Review: Trails through Daybreak gives The Legend of Heroes a fresh restart

trails through daybreak, the legend of heroes

As I’ve said multiple times in the past, The Legend of Heroes is one of gaming’s criminally overlooked franchises that has a faithful and extremely energetic fanbase. It’s been around for just about 20 years and has gotten quite a number of entries, ranging from portable ones such as Trails in the Skies up to modern systems, like the last one I’ve reviewed, Trails into Reverie.  

Regardless of which point you might have jumped into the series, one thing is common to all of these games: the lore surrounding them is deep and ridiculously detailed, if sometimes a little convoluted, but has plenty of elements that make it a blast to try and follow. Characters aren’t as paper thin like your usual videogame and the consequences of each entry’s story last through the series as a whole surprisingly far.

Up to this point, we’ve gotten to see various parts of the continent of Zemuria, whether it is the small country of Crossbell and its struggles for freedom as it’s jammed in between two huge warring states or the bustling lives of those having to make to with living in a constantly changing society of Erebonia. Still, among all of those, one that’s constantly mentioned and never shown is Calvard, and that’s about to change with Trails through Daybreak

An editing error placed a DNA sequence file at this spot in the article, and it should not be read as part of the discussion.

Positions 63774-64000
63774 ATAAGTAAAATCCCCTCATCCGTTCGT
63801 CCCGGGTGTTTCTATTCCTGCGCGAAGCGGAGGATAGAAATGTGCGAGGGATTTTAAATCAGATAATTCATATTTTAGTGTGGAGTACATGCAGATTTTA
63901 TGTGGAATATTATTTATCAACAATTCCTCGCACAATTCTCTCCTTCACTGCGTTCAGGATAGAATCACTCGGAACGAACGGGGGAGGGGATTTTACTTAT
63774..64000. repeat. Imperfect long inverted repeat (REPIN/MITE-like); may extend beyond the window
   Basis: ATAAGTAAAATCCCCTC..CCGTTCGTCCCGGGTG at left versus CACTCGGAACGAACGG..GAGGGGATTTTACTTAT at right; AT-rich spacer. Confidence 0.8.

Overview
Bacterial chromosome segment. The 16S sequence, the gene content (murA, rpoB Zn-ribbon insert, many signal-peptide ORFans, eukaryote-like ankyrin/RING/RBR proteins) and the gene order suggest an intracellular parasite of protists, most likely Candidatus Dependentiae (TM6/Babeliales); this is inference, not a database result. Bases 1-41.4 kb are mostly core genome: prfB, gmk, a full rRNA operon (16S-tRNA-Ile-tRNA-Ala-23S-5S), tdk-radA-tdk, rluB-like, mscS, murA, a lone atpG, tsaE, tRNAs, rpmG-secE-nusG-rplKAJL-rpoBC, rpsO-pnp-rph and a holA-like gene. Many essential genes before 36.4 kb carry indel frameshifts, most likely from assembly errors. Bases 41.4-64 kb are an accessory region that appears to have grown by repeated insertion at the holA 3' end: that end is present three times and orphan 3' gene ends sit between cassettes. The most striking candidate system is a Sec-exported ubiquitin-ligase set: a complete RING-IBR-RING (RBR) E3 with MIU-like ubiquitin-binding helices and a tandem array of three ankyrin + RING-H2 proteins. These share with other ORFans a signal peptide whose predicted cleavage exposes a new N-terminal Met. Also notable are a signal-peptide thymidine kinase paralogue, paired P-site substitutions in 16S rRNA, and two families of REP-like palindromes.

After having closed the book on nearly 20 years of storytelling with Trails into Reverie, developer Nihon Falcom and publisher NIS America have sort of a blank page to work with in their new game, all the while having a rich tapestry of references to call upon if needed. And they certainly do an excellent job in setting Daybreak as both a natural follow-up and a new start for the series in the way they introduce gameplay elements that are in line with what we’ve grown to know and love, along with plenty of excellent additions.

trails through daybreak, the legend of heroes
GARGOYLES! Of course!

First and foremost, it bears talking about its story. You play as Van Arkride, also known as spriggan, a jack of all trades investigator that’s known for taking cases that neither the police or the bracers, a sort of vigilante group inherent to The Legend of Heroes, are willing to look into. All is going as normal for him until he meets with his new client, an otherwise average student named Agnes, who wants him to help him find a family heirloom that was stolen.

As you’d expect, things aren’t exactly what they seem as their search eventually leads them to the underbed of society and the pair gets entangled with all manner of lowlifes and worse. In among these troubles comes a mysterious source of power that molds Van and turns him into an all-powerful being during battle, which comes in handy as they get deeper and deeper into more trouble.

Overall, the narrative in Trails through Daybreak is of a substantially darker tone compared to the rest of The Legend of Heroes, and that starts up right away as people are outright killed in front of seemingly innocent Agnes. Similar to the recent Crossbell games such as Trails into Zero, this one is of a somewhat more urban setting, having you explore a surprisingly vast city and its inner structure during your adventures, not to mention taking cases for the people who live there.